Nerve damage as a result of diabetes is known as neuropathy. It is most common in those who have had the disease for a long time. Keeping your blood glucose levels under control helps to prevent or delay nerve damage.
Do you suffer from diabetes or know someone who does? Keep reading to find out more about diabetic neuropathy including why it occurs and how to treat it.
What is Diabetic Neuropathy?
Diabetic neuropathy refers to nerve damage which is caused by persistent high blood sugar levels. It is a common and serious complication of both type 1 and type 2 diabetes.
Neuropathy develops slowly, usually over the course of many years. High blood glucose levels cause damage to nerves. Over time, this results in numbness, pain, tingling, and weakness in certain parts of the body.
Different Types of Diabetic Neuropathy
There are four main types of diabetic neuropathy, these are:
The peripheral nervous system refers to the nerves that channel and relay sensory information between the central nervous system (brain and spinal cord) and the body surface.
This is the most common form of neuropathy among diabetics. Diabetic peripheral neuropathy affects the feet, legs, arms and hands. Symptoms can be varied and include numbness, sharp pains and cramping, muscle weakness, loss of balance and sensitivity to touch.
The second most common form of diabetic neuropathy, autonomic neuropathy, affects the internal organs and glands.
Autonomic neuropathy can cause various symptoms depending on which part of the body is affected. If nerve damage occurs at the digestive tract, this can lead to diarrhea, constipation, and trouble swallowing.
If it affects the heart, autonomic neuropathy can cause you to feel dizzy and lightheaded when standing up. It may also cause an abnormally fast heart rate.
This is a much rarer form of neuropathy. Proximal diabetic neuropathy usually occurs in men over the age of 50.
Proximal neuropathy usually affects the hips, thighs, and buttocks. It can also cause severe pain and muscle weakness (especially in the legs). Fortunately, symptoms tend to improve slowly over time, even with no treatment.
Also called mononeuropathy, focal neuropathy is characterized by damage to a specific nerve or nerve group. This causes weakness and pain in a specific area. Most commonly it occurs in the hand, leg, torso or head.
Further symptoms of focal neuropathy include numbness, tingling in the fingers, double vision, aching behind the eyes, and Bell’s Palsy.
Most focal neuropathies go away within weeks or months. Carpal tunnel syndrome is a common form of focal neuropathy.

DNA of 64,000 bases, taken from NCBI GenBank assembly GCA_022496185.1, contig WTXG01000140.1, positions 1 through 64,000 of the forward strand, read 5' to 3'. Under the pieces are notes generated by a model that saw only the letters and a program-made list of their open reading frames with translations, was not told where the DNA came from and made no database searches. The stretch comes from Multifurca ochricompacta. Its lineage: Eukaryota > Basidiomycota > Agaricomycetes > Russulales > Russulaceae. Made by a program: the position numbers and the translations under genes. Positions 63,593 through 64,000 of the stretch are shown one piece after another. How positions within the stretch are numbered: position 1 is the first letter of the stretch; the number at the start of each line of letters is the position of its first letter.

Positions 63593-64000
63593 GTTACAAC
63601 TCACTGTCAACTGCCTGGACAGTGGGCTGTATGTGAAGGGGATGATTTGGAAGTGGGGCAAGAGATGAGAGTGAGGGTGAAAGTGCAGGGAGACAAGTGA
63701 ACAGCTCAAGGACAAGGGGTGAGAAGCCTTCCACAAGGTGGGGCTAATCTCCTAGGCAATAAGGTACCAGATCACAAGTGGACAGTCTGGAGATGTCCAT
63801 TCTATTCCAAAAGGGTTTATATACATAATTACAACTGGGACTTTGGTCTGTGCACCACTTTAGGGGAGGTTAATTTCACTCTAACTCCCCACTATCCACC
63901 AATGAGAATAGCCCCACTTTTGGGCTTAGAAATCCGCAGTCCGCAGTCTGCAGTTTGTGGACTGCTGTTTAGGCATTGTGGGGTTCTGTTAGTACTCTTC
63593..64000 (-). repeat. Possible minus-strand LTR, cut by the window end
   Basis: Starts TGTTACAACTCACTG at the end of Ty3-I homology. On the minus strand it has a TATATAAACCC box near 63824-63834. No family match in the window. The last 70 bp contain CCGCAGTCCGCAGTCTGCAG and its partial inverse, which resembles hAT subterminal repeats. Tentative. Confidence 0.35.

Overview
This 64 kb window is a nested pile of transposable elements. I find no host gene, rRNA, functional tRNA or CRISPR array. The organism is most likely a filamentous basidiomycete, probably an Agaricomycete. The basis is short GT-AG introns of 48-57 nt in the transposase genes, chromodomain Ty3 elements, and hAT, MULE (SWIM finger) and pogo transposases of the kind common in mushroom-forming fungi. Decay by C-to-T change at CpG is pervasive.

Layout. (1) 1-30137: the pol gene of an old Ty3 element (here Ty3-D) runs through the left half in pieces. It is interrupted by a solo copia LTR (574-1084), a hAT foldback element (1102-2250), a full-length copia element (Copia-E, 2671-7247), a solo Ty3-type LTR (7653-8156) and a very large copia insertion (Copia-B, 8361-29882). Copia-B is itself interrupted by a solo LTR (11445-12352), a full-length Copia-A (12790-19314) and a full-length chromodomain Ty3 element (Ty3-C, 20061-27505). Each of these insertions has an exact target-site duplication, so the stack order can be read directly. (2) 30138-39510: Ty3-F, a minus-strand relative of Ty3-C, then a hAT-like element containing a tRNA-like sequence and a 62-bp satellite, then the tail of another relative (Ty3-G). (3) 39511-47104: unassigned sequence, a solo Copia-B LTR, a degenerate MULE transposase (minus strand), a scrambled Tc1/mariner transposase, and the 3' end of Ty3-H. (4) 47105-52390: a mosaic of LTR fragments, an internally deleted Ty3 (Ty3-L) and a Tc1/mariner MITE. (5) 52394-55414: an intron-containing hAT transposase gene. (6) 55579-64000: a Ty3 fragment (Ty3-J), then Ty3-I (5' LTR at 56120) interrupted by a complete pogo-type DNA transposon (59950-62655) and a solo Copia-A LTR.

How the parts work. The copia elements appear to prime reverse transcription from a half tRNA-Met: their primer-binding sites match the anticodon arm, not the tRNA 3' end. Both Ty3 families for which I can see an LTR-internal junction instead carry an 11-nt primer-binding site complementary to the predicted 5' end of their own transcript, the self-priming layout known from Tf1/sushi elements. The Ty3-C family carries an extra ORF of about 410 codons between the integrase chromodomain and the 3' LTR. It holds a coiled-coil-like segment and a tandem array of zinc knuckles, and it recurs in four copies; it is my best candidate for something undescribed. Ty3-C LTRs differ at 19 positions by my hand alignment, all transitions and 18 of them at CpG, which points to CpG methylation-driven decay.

How Is Diabetic Neuropathy Diagnosed?
Your medical doctor will diagnose diabetic neuropathy by asking you questions about your condition and medical history, and performing a physical examination. They will also check to see if you have any of the common diabetic neuropathy symptoms.
Your doctor will first carefully review your symptoms and medical history to determine whether neuropathy is likely. If so, he will check your sensitivity to touch and temperature as well as your heart rate and blood pressure. Your doctor may also check your overall muscle strength and tone.
Your doctor may also order further tests to help make the diagnosis. For example, a filament test is often used to check for any loss of sensation in the limbs and involves brushing a nylon fiber over areas of the skin.
It’s important to note that vitamin B12 deficiency can cause neuropathy. The common diabetes drug, metformin, can decrease vitamin B12 levels. For this reason, your doctor may also order a blood test to check if you have a deficiency.
Diabetic Neuropathy Treatment
The best treatment is always prevention and the best way to prevent diabetic neuropathy is to keep your blood sugar levels within a healthy range.
This can often be done through diet alone. For example, the Paleo diet (especially its low-carb variation) has been shown to improve glucose control and lipid levels for those suffering from type 2 diabetes.
Vitamin D is also important for managing your blood sugar, as diabetics with higher levels of vitamin D tend to have greater insulin sensitivity. Your doctor may therefore decide to check your vitamin D levels or prescribe you a supplement.
Other interventions that can help keep your glucose in check include maintaining a healthy body weight, reducing stress levels, quitting smoking and getting regular exercise.
If necessary, your doctor will prescribe medication to help relieve the symptoms of neuropathy. There are different types of diabetic neuropathy medications.
Certain drugs (such as Neurontin) are used to treat pain associated with diabetic neuropathy. If required, you may be able to buy Neurontin online following a doctor’s prescription.
There are a number of alternative treatments that can ease the symptoms of diabetic neuropathy. It’s important to talk to your doctor about the different treatments available. He may recommend a number of alternative treatments in conjunction with regular treatment.
Capsaicin cream for example can help reduce the pain caused by neuropathy and has shown to be an effective treatment for many people. Alpha-lipoic acid and acetyl-L-carnitine are also effective. These two nutrients function together to improve the symptoms of pain that occur in diabetic neuropathy.
Acupuncture has also proven to be an effective alternative treatment for neuropathy. Acupuncture is safe and does not cause any side effects. Because acupuncture often doesn’t show results after the very first session, multiple sessions are advised.
Reclaim Your Health
Maintaining a positive outlook is always important when working to overcome a chronic condition. Now that you know everything you need to know about diabetic neuropathy, you have all the tools you need to reclaim your health.
If you’re interested in learning more about health and wellness, be sure to check out the health section of our blog.